When Netflix’s “Sweet Tooth” first season primarily portrayed a positive post-apocalyptic narrative, it accomplished the impossible. Despite the fact that the series garnered extremely good reviews (it has a 98 percent fresh rating on Rotten Tomatoes), there were still elements of the plot that viewers didn’t understand.
“Sweet Tooth” follows a 10-year-old kid called Gus (Christian Convery) and his hesitant companion, Jeppard (Nonso Anozie), a former bounty hunter/football player, as they travel through a post-apocalyptic America in quest of the little boy’s mother ten years after “The Great Crumble.”
Gus is one of the numerous hybrid children born at the same time when a deadly illness destroyed the population, making their trip more difficult. Many people assume the children are to blame because of the timing of the virus and the births of the half-human/half-animal offspring, and they are frequently gathered up by hunters.
Gus was reared in the woods as a result, with just his adoptive father Pubba (Will Forte) to care for him. This led to some naivete on his side, but other admirers believe the little youngster is still too impetuous and infantile for his age. J Arriola was one of numerous fans that commented on Reddit regarding Gus’ conduct during Season 1.
Fans of Sweet Tooth are divided on how mature Gus should be in Season 1 of the show.
Other fans, on the other hand, were eager to support Gus. After all, he’d lived his entire life alone, with just his Pubba for company. He also had to exist alone for a year before meeting Jepp, which required a certain amount of survival skills. His main flaws are his inability to communicate with others and his tendency to trust much too quickly, both of which can be traced back to his childhood.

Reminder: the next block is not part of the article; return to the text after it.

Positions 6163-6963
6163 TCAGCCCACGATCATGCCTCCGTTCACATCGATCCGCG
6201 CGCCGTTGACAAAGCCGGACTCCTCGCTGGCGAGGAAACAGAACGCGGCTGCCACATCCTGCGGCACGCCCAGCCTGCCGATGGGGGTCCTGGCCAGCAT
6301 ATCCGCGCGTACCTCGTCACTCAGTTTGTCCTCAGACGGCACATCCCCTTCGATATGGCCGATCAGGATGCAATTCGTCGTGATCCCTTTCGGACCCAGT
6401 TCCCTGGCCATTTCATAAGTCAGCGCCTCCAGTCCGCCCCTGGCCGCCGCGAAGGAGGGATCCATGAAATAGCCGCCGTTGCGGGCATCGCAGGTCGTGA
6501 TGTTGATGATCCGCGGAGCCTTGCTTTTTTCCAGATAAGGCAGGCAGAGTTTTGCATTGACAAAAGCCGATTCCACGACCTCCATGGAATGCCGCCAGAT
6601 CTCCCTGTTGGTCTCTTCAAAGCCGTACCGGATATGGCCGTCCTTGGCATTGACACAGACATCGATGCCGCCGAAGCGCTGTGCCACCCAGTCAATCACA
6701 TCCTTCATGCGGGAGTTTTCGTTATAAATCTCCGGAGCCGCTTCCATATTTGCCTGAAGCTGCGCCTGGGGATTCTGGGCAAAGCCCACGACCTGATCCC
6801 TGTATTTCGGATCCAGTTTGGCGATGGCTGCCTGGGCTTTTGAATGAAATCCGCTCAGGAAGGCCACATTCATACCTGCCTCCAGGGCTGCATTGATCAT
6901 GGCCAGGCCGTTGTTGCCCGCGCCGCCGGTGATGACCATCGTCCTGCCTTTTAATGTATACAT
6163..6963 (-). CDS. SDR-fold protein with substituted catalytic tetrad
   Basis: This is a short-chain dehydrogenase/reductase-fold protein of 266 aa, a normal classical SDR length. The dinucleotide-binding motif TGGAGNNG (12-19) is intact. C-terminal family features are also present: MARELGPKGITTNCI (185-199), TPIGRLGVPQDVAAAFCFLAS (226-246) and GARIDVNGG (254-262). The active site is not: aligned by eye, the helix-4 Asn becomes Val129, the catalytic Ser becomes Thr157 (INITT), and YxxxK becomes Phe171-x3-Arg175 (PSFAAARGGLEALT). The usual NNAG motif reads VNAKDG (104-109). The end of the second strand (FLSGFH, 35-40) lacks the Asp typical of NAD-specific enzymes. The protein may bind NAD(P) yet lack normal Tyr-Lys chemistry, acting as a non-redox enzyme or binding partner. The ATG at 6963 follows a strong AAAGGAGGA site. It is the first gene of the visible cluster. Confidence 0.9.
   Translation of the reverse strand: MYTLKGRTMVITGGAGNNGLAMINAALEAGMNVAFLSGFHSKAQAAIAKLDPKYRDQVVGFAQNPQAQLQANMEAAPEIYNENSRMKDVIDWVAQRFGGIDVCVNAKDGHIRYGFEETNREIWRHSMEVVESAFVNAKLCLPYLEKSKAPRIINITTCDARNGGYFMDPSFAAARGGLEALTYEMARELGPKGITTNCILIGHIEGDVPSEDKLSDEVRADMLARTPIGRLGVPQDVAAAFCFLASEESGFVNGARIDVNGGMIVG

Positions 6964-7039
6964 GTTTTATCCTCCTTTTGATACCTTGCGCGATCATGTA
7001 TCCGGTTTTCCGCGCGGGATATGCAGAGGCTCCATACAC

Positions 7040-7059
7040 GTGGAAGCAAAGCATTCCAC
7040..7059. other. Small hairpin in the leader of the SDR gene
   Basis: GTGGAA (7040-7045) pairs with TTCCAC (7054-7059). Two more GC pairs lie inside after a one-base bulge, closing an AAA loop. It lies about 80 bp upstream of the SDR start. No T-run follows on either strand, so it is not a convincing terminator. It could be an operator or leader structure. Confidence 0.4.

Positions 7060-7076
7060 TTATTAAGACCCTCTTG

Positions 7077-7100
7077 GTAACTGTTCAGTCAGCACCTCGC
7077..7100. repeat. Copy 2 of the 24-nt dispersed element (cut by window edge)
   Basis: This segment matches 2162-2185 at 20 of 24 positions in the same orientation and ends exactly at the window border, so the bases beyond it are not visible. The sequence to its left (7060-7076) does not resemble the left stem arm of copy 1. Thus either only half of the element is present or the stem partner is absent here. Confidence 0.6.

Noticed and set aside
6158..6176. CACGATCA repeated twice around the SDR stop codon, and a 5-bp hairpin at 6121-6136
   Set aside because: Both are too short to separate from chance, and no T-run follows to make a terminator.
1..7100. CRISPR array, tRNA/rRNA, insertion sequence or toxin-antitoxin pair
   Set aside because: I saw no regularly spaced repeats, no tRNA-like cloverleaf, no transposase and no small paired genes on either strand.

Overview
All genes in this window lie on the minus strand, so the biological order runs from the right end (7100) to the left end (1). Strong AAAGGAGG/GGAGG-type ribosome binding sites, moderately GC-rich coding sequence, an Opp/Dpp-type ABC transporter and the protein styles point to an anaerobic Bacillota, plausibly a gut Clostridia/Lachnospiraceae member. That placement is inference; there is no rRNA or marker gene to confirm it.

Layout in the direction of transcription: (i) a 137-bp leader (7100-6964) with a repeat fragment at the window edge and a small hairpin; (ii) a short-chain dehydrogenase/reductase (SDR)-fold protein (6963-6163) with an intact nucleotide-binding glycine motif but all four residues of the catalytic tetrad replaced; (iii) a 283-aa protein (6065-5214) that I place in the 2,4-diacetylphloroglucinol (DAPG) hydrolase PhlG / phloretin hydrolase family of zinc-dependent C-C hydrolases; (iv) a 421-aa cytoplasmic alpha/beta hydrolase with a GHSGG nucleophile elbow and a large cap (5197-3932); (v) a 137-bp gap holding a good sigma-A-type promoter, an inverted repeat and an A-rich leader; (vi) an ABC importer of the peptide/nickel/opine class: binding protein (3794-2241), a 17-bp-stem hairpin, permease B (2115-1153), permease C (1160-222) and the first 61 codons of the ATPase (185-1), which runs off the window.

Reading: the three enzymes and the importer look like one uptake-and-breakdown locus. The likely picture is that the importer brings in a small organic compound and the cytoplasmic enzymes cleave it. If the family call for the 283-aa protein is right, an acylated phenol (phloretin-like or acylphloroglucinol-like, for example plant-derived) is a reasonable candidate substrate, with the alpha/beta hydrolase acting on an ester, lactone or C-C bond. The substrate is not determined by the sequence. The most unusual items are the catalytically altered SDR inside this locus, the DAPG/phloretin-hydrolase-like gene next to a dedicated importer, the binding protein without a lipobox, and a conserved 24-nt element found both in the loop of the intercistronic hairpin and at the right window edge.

Similarly, children age at various rates, so just because Gus is ten doesn’t imply he’s as sophisticated as 10-year-olds who grew up in a social environment and had a formal education. Johannablaise, a Reddit member, said, “Problem solving and critical thinking are both taught in schools. At school, socialising with classmates teaches impulsivity and communication.
Even when they attend regular school, some ten-year-olds are not as mature as other ten-year-olds. He was irritating, but credible.”
While it may be aggravating to witness Gus risking everyone’s safety to look for his plush toy Dog on a guarded train or cross a dangerous bridge, these actions do not always indicate that he is immature. It’s more that he’s still trying to figure out how the world works and what risks are acceptable. Finally, the fan community appears to be split on whether Gus’ attitude is genuine, but since his naïve optimism is such an important element of the tale, it’s difficult to envision him any other way.
Given how Season 1 concluded, fans of “Sweet Tooth” may receive their wish for a more grown and toughened Gus in Season 2.
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